“The Ground Beneath Her Feet,” his 1999 rock ‘n’ roll take on the Orpheus myth, went slack as soon as it left India, and in “Fury,” his 2001 New York novel, his take on boom-time Manhattan seemed somewhat secondhand. Rushdie writes amazingly close to events — he was finishing “Midnight’s Children” during Indira Gandhi’s Emergency. With his best books, he elevates news into myth, but he lacked the intimate feel for New York necessary to create a real-time vision of Gotham to match his revelatory panoramas of fecund, fantastical Bombay.
Yet if Rushdie has yet to develop a specific American aesthetic, his career has nevertheless given him a special understanding of the challenges this country is currently facing. Sure, some of his essays about America, which originally ran as syndicated columns in the New York Times and elsewhere, suggest an uncharacteristic cluelessness — for example, a piece about the debacle of the 2000 presidential election that makes the apparently earnest parliamentary suggestion that Bush and Gore take turns running the country, à la Yitzhak Shamir and Shimon Peres in the 1980s. More often, though, he seems positively oracular, especially now that the subjects on which he’s honed his craft consume the world’s attention.
Take the January 2000 piece in which he declares that “the defining struggle of the new age would be between Terrorism and Security” and warns, “It is also alarming to think that the real battles of the new century may be fought in secret, between adversaries accountable to few of us, the one claiming to act on our behalf, the other hoping to scare us into submission.”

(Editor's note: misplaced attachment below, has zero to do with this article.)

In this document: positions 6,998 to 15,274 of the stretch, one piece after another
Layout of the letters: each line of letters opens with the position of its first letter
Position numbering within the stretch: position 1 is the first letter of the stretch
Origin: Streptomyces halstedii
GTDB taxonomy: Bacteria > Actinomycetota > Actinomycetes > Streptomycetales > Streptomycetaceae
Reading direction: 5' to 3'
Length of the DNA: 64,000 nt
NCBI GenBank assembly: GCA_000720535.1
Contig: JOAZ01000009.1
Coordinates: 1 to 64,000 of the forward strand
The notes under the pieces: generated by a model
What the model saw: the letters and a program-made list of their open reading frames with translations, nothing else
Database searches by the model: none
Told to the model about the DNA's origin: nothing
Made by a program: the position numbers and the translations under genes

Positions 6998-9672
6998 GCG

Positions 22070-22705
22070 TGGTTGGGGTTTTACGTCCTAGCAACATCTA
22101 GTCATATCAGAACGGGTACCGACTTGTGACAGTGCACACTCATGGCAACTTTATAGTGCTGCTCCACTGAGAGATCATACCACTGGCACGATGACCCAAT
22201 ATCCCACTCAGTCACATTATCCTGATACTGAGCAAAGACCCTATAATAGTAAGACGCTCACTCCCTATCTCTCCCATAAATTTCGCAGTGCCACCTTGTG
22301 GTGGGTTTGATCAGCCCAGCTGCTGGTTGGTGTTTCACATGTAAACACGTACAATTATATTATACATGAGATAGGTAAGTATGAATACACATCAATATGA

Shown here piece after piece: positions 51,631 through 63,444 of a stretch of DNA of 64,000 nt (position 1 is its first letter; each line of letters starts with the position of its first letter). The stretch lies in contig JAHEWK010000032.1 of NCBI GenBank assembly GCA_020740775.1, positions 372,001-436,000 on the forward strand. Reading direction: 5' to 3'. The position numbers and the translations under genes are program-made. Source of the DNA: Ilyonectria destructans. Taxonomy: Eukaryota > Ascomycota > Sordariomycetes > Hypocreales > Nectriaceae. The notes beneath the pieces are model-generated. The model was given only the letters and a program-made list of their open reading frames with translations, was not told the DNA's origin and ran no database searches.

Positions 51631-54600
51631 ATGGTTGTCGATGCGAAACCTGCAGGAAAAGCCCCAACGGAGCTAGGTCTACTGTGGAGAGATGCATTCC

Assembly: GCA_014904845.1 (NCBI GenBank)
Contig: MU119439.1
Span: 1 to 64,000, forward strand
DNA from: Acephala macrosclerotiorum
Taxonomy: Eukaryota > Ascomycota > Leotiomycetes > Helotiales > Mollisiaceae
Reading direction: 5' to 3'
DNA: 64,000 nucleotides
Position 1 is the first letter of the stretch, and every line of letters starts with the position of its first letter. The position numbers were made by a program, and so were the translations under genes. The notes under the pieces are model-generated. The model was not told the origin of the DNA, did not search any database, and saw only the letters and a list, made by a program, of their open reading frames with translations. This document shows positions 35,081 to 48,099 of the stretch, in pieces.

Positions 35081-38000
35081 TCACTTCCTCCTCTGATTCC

Then there’s the 1993 New Yorker essay in which he writes, “[T]here is a great struggling in progress for the soul of the Muslim world and, as the fundamentalists grow in power and ruthlessness, those courageous men and women who are willing to engage them in a battle of ideas and of moral values are rapidly becoming as important for us to know about, to understand, and to support as once the dissident voices of the old Soviet Union used to be.” This was written before the Taliban rose with American help. Imagine if people had paid attention to it.
As a journalist, Rushdie lacks the eviscerating insight of Nobel Laureate V.S. Naipaul, a fellow critic of Muslim fundamentalism whose new book of essays, “The Writer and the World,” is far more substantial than “Step Across This Line.” Being more pessimistic and alienated than Rushdie, Naipaul is better able to convey the despair that breeds extremism — be it black power, Islamism or militant Hinduism. And yet when Rushdie takes Naipaul on in several articles, the contrast, though not always flattering to Naipaul’s challenger, highlights what is so valuable in Rushdie.